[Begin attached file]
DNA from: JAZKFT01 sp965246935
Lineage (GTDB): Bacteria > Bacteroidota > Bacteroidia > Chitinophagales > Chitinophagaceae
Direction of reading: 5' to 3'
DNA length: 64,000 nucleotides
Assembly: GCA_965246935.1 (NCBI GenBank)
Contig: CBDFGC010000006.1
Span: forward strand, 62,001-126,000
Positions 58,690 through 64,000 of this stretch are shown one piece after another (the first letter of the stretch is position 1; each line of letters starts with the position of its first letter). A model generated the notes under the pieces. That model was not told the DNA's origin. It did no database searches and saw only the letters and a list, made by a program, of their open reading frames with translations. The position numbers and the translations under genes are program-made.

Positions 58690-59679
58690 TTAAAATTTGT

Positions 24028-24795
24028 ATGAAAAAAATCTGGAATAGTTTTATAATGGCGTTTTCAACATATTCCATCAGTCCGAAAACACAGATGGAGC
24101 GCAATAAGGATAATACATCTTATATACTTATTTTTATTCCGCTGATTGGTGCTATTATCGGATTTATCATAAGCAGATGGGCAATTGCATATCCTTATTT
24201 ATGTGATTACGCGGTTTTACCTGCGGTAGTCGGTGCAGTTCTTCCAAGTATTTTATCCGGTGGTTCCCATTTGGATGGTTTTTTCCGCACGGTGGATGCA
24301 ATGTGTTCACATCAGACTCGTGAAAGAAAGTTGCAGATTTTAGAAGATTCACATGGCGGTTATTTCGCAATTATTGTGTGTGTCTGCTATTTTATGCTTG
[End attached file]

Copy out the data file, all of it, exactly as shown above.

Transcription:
DNA from: JAZKFT01 sp965246935
Lineage (GTDB): Bacteria > Bacteroidota > Bacteroidia > Chitinophagales > Chitinophagaceae
Direction of reading: 5' to 3'
DNA length: 64,000 nucleotides
Assembly: GCA_965246935.1 (NCBI GenBank)
Contig: CBDFGC010000006.1
Span: forward strand, 62,001-126,000
Positions 58,690 through 64,000 of this stretch are shown one piece after another (the first letter of the stretch is position 1; each line of letters starts with the position of its first letter). A model generated the notes under the pieces. That model was not told the DNA's origin. It did no database searches and saw only the letters and a list, made by a program, of their open reading frames with translations. The position numbers and the translations under genes are program-made.

Positions 58690-59679
58690 TTAAAATTTGT

Positions 24028-24795
24028 ATGAAAAAAATCTGGAATAGTTTTATAATGGCGTTTTCAACATATTCCATCAGTCCGAAAACACAGATGGAGC
24101 GCAATAAGGATAATACATCTTATATACTTATTTTTATTCCGCTGATTGGTGCTATTATCGGATTTATCATAAGCAGATGGGCAATTGCATATCCTTATTT
24201 ATGTGATTACGCGGTTTTACCTGCGGTAGTCGGTGCAGTTCTTCCAAGTATTTTATCCGGTGGTTCCCATTTGGATGGTTTTTTCCGCACGGTGGATGCA
24301 ATGTGTTCACATCAGACTCGTGAAAGAAAGTTGCAGATTTTAGAAGATTCACATGGCGGTTATTTCGCAATTATTGTGTGTGTCTGCTATTTTATGCTTG